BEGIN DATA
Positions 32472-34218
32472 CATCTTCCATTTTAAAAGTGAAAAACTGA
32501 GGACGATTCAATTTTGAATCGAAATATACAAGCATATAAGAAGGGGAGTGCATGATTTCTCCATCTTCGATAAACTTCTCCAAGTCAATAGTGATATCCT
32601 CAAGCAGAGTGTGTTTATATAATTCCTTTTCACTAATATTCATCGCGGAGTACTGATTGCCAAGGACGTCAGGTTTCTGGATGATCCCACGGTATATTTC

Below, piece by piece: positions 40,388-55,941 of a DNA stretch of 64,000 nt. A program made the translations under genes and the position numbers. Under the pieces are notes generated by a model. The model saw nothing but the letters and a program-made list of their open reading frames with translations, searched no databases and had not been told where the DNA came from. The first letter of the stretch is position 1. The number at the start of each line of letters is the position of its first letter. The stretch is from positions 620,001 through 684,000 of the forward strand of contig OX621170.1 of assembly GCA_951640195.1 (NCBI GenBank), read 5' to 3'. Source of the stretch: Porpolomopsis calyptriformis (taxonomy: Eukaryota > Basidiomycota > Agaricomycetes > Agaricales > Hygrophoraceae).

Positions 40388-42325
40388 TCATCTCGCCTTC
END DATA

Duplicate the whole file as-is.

Positions 32472-34218
32472 CATCTTCCATTTTAAAAGTGAAAAACTGA
32501 GGACGATTCAATTTTGAATCGAAATATACAAGCATATAAGAAGGGGAGTGCATGATTTCTCCATCTTCGATAAACTTCTCCAAGTCAATAGTGATATCCT
32601 CAAGCAGAGTGTGTTTATATAATTCCTTTTCACTAATATTCATCGCGGAGTACTGATTGCCAAGGACGTCAGGTTTCTGGATGATCCCACGGTATATTTC

Below, piece by piece: positions 40,388-55,941 of a DNA stretch of 64,000 nt. A program made the translations under genes and the position numbers. Under the pieces are notes generated by a model. The model saw nothing but the letters and a program-made list of their open reading frames with translations, searched no databases and had not been told where the DNA came from. The first letter of the stretch is position 1. The number at the start of each line of letters is the position of its first letter. The stretch is from positions 620,001 through 684,000 of the forward strand of contig OX621170.1 of assembly GCA_951640195.1 (NCBI GenBank), read 5' to 3'. Source of the stretch: Porpolomopsis calyptriformis (taxonomy: Eukaryota > Basidiomycota > Agaricomycetes > Agaricales > Hygrophoraceae).

Positions 40388-42325
40388 TCATCTCGCCTTC